Hi everyone, here are the top New York Times fiction and non-fiction bestsellers for the upcoming week.

(Click on the book covers to read a summary of each plot and to request the book(s) of your choice.

FICTION:

19TH CHRISTMAS by James Patterson and Maxine Paetro:

In the 19th installment of the Women’s Murder Club series, detective Lindsay Boxer and company take on a fearsome criminal known only as “Loman.”

 

 

BLUE MOON by Lee Child:

Jack Reacher gets caught up in a turf war between Ukrainian and Albanian gangs.

 

 

THE DESERTER by Nelson DeMille and Alex DeMille:

Two members of the Criminal Investigation Division must bring back a Delta Force soldier who disappeared.

 

 

DOCTOR SLEEP by Stephen King:

Now grown up, Dan, the boy with psycho-intuitive powers in “The Shining,” helps another child with a spectacular gift.

 

 

THE DUTCH HOUSE by Ann Patchett:

A sibling relationship is impacted when the family goes from poverty to wealth and back again over the course of many decades.

 

 

FIND ME by André Aciman:

Years after the events of “Call Me by Your Name,” Elio has become a classically trained pianist in Paris while Oliver is a New England college professor with a family.

 

 

THE GIVER OF STARS by Jojo Moyes:

In Depression-era America, five women refuse to be cowed by men or convention as they deliver books throughout the mountains of Kentucky.

 

 

THE GUARDIANS by John Grisham:

Cullen Post, a lawyer and Episcopal minister, antagonizes some ruthless killers when he takes on a wrongful conviction case.

 

 

THE INSTITUTE by Stephen King:

Children with special talents are abducted and sequestered in an institution where the sinister staff seeks to extract their gifts through harsh methods.

 

 

THE NIGHT FIRE by Michael Connelly:

Harry Bosch and Renée Ballard return to take up a case that held the attention of Bosch’s mentor.

 

 

NINTH HOUSE by Leigh Bardugo:

After mysteriously surviving a multiple homicide, Galaxy Stern comes face to face with dark magic, murder and more at Yale University.

 

 

OLIVE, AGAIN by Elizabeth Strout:

In a follow-up to the Pulitzer Prize-winning novel “Olive Kitteridge,” new relationships, including a second marriage, are encountered in a seaside town in Maine.

 

 

THE TESTAMENTS by Margaret Atwood:

In a sequel to “The Handmaid’s Tale,” old secrets bring three women together as the Republic of Gilead’s theocratic regime shows signs of decay.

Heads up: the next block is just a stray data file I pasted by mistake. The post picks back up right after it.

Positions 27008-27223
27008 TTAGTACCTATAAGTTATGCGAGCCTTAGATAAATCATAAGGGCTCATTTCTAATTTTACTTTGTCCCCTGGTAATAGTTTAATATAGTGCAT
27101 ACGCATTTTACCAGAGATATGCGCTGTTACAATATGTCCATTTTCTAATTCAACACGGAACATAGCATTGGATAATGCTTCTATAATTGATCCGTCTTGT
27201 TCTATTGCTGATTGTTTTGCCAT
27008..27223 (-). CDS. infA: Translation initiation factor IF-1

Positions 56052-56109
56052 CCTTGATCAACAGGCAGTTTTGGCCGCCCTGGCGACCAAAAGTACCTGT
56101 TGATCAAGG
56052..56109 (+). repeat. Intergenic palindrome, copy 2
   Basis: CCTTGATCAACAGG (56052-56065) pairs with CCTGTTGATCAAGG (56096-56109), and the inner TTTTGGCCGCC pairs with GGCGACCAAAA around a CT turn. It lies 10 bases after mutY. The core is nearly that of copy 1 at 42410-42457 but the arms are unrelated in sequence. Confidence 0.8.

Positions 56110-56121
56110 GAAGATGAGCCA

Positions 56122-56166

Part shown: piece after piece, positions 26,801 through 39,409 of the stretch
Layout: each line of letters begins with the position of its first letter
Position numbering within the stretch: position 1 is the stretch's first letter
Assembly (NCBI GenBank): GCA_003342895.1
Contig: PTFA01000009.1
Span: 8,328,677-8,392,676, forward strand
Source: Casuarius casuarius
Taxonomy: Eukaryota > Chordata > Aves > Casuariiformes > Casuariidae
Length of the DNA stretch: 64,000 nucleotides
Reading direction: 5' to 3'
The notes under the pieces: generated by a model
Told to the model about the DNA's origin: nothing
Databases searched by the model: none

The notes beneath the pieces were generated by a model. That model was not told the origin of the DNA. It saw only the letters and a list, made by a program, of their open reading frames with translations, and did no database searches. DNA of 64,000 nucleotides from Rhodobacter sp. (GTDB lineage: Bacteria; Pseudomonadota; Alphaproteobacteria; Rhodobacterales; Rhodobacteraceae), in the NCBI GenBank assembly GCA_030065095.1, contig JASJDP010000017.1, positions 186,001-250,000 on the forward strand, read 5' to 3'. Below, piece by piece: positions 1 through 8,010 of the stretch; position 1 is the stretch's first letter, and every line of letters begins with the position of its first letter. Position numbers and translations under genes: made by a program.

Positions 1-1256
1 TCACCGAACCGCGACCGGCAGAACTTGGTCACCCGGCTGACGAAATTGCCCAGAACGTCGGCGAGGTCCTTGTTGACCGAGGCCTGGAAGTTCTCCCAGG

WATER DANCER by Ta-Nehisi Coates:

A young man who was gifted with a mysterious power becomes part of a war between slavers and the enslaved.

 

 

WHERE THE CRAWDADS SING by Delia Owens:

In a quiet town on the North Carolina coast in 1969, a young woman who survived alone in the marsh becomes a murder suspect.

 

 

NON-FICTION:

BEAUTIFUL ONES by Prince. Edited by Dan Piepenbring:

A memoir by the musician written before his death, with photos and other memorabilia detailing his evolution.

 

 

BECOMING by Michelle Obama:

The former first lady describes her journey from the South Side of Chicago to the White House, and how she balanced work, family and her husband’s political ascent.

 

 

BLOWOUT by Rachel Maddow:

The MSNBC host argues that the global oil and gas industry has weakened democracies and bolstered authoritarians.

 

 

THE BODY by Bill Bryson:

An owner’s manual of the human body covering various parts, functions and what happens when things go wrong.

 

 

BOOK OF GUTSY WOMEN by Hillary Rodham Clinton and Chelsea Clinton:

Profiles of women from around the world who have blazed trails and challenged the status quo.

 

 

CATCH AND KILL by Ronan Farrow:

The Pulitzer Prize-winning reporter details some surveillance and intimidation tactics used to pressure journalists and elude consequences by certain wealthy and connected men.

 

 

EDISON by Edmund Morris:

The Pulitzer Prize-winning author chronicles the personal life, inventions and obsessions of Thomas Alva Edison

 

 

EDUCATED by Tara Westover:

The daughter of survivalists, who is kept out of school, educates herself enough to leave home for university.

 

 

ME by Elton John:

The multi-award-winning solo artist’s first autobiography chronicles his career, relationships and private struggles.

 

 

PERMANENT RECORD by Edward Snowden:

A memoir by the former National Security Agency contractor who exposed the government’s mass surveillance program.

 

 

TALKING TO STRANGERS by Malcolm Gladwell:

Famous examples of miscommunication serve as the backdrop to explain potential conflicts and misunderstandings.

 

 

THREE DAYS AT THE BRINK by Bret Baier with Catherine Whitney:

The Fox News host describes a meeting between Franklin D. Roosevelt, Winston Churchill and Joseph Stalin in Tehran during World War II.

 

 

UNITED STATES OF TRUMP by Bill O’Reilly:

The conservative commentator weaves interviews and personal history to portray the power and influence of the 45th president.

 

 

THE WAY I HEARD IT by Mike Rowe:

The television personality relays stories from his podcast and personal anecdotes.

Have a great day!

Linda Reimer, SSL

Note: this list contains all the New York Times fiction and non-fiction bestsellers for the week that are owned by libraries within the Southern Tier Library System.

Tech Talk is a Southeast Steuben County Library blog.

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